By Greg Elias
Bids for sidewalk construction along North Williston Road will bring the work in well under the original estimate – albeit for a scaled-back project.
The sidewalk will run between U.S. 2 and Mountain View Road. Essex-based Ormond Bushey & Sons Inc. last week submitted the low bid of $143,068. The town of Williston will award the contract after confirming the bid meets specifications.
The work was projected to cost $830,000. But that estimate was based on a much wider recreation path and included construction of a bridge.
The project was scaled back because of problems obtaining a state wetlands permit and the reluctance of homeowners along the route to grant easements through their front yards.
The town will construct roughly three-quarters of the 4,600 linear feet of sidewalk needed to complete the segment, hopefully by the end of November, said Williston Public Works Director Neil Boyden. He said the town plans to fill in the gaps next spring.
Boyden said he was “tickled to death” that the bids were so low. Even when the missing portions are factored in, he said, the completed project would cost less than anticipated.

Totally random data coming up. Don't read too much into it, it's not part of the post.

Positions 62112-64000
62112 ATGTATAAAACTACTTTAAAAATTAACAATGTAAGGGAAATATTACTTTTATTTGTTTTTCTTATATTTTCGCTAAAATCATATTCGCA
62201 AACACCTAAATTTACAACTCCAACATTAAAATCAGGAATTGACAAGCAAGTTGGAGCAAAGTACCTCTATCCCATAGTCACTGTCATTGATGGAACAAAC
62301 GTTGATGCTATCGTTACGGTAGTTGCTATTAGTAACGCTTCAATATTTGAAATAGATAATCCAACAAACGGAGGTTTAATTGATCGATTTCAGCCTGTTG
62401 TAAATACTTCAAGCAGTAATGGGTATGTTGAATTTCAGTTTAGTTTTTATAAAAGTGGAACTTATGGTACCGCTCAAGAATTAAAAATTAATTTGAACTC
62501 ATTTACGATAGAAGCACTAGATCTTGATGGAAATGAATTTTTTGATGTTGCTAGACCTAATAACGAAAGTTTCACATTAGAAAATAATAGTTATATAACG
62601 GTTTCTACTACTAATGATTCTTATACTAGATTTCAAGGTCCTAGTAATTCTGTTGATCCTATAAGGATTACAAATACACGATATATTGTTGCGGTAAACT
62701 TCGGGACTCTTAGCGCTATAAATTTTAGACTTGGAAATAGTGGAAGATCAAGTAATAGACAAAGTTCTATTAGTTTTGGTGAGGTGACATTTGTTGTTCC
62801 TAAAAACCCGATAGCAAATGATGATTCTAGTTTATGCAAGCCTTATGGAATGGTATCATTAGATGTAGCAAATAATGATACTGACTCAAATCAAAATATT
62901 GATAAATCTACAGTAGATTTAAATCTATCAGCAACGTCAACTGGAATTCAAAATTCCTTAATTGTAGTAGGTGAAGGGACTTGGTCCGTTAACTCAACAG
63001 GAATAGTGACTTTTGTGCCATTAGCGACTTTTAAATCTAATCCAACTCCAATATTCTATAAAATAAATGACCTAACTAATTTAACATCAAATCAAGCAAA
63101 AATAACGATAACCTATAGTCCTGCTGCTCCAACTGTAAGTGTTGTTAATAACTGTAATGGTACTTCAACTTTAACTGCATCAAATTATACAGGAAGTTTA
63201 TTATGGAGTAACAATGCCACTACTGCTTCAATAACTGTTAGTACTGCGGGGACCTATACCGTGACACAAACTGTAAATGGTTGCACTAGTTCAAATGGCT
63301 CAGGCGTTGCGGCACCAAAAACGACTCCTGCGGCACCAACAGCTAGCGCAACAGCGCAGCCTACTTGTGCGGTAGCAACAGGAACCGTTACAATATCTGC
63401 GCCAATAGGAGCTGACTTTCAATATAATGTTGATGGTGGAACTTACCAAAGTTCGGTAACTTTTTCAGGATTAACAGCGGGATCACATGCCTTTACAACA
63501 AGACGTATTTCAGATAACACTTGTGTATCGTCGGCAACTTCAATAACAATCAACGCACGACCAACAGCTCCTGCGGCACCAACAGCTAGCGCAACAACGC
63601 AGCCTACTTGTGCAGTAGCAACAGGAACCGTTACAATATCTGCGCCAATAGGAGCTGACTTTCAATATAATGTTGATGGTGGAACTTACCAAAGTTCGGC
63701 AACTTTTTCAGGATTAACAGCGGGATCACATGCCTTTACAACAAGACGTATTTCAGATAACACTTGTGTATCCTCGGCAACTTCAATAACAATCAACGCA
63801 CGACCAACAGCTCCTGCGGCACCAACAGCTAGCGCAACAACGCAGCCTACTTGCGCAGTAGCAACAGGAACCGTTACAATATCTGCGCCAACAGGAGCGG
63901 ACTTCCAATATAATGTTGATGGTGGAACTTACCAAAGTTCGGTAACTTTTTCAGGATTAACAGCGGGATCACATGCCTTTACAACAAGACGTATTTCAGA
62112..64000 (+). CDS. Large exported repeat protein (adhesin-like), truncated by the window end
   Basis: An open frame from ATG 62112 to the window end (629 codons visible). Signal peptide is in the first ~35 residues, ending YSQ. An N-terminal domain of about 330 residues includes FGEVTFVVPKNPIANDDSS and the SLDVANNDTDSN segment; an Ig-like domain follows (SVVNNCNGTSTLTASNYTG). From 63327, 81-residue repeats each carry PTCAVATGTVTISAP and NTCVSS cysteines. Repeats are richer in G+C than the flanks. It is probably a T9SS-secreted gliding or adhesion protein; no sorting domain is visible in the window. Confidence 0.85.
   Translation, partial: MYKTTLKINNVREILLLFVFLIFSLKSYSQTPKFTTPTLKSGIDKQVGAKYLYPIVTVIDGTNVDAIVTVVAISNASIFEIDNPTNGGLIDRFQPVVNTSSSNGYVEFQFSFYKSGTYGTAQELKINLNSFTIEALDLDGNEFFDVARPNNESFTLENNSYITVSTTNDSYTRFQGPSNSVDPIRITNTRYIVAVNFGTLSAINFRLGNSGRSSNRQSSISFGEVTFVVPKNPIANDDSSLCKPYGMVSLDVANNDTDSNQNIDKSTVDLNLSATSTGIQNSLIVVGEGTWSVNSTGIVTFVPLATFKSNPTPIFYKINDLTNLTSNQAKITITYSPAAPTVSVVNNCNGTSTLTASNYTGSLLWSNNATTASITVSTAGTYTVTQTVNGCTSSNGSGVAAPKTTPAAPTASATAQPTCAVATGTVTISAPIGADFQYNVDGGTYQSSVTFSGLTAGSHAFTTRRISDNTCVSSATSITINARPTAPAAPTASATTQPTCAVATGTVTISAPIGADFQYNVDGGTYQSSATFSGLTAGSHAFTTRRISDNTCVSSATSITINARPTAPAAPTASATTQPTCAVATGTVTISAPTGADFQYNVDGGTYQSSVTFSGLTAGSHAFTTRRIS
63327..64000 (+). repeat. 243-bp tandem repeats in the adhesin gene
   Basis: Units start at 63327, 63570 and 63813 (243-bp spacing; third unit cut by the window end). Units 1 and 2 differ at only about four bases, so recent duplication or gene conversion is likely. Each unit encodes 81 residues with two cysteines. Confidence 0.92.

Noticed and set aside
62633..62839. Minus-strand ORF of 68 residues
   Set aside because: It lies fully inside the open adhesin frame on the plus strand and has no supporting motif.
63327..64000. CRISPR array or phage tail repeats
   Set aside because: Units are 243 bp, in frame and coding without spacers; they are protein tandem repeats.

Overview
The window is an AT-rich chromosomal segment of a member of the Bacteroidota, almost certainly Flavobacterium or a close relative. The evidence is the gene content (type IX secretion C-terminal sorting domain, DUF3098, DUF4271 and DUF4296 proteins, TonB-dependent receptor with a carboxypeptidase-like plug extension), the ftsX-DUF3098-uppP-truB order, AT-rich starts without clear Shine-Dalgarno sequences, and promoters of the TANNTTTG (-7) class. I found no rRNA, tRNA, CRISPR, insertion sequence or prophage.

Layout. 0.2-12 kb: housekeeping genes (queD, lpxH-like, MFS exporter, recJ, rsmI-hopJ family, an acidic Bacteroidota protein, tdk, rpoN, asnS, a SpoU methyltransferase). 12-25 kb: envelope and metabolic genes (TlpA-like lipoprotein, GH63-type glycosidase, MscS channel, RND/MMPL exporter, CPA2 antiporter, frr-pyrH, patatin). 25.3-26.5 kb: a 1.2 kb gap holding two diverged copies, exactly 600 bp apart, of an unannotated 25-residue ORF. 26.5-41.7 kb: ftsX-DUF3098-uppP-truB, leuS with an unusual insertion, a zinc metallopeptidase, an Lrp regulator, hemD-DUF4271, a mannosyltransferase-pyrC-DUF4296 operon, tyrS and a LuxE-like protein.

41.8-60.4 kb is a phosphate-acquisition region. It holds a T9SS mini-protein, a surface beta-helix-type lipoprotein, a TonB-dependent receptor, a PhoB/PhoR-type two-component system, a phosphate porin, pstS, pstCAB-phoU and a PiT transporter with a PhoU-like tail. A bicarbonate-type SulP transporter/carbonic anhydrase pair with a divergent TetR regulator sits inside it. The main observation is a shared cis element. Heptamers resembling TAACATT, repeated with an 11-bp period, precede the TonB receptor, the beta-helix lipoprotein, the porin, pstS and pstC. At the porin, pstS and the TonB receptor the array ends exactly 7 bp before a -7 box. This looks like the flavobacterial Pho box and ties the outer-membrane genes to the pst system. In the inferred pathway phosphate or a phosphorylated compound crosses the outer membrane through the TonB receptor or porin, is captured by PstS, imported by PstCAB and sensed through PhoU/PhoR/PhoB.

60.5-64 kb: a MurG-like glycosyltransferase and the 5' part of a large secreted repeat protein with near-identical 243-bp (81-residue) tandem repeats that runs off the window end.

The sidewalk is one of several segments to be funded through a $2.6 million bond approved by Williston voters in 2004. To date, only one small stretch has been completed along U.S. 2 near Blair Park.
Progress on all the segments has been slowed by residents’ reluctance to grant easements. On North Williston Road, many homeowners balked at plans for a 10-foot-wide recreation path that would have in some cases consumed much of their front yards.
To secure easements, the town agreed to reduce the width to 6 feet. But one property owner is still holding out, Boyden said. Another holdout agreed Monday to grant an easement.
The town must also win a state wetland permit before it can construct a replacement bridge along the sidewalk’s route near U.S. 2. The new structure will be stronger, allowing the town to use plows to clear snow from the sidewalk.
Boyden acknowledged the sidewalk will have gaps when the work that was bid on is finished. He said he pushed ahead with the project this year because earth-moving contractors are hungry for work and he expected to receive bargain-priced bids.
He said he is confident that the town will eventually receive a state permit allowing construction of the bridge. He also thinks the holdout homeowner will come around. If not, he said the town may detour that part of sidewalk into the right-of-way, the strip of land that runs between the edge of the road and private property.
The easement issue has also stalled other sidewalk projects around town. The bond was supposed to pay for sidewalks along Mountain View Road, U.S. 2, Vermont 2A and near the Meadow Run subdivision.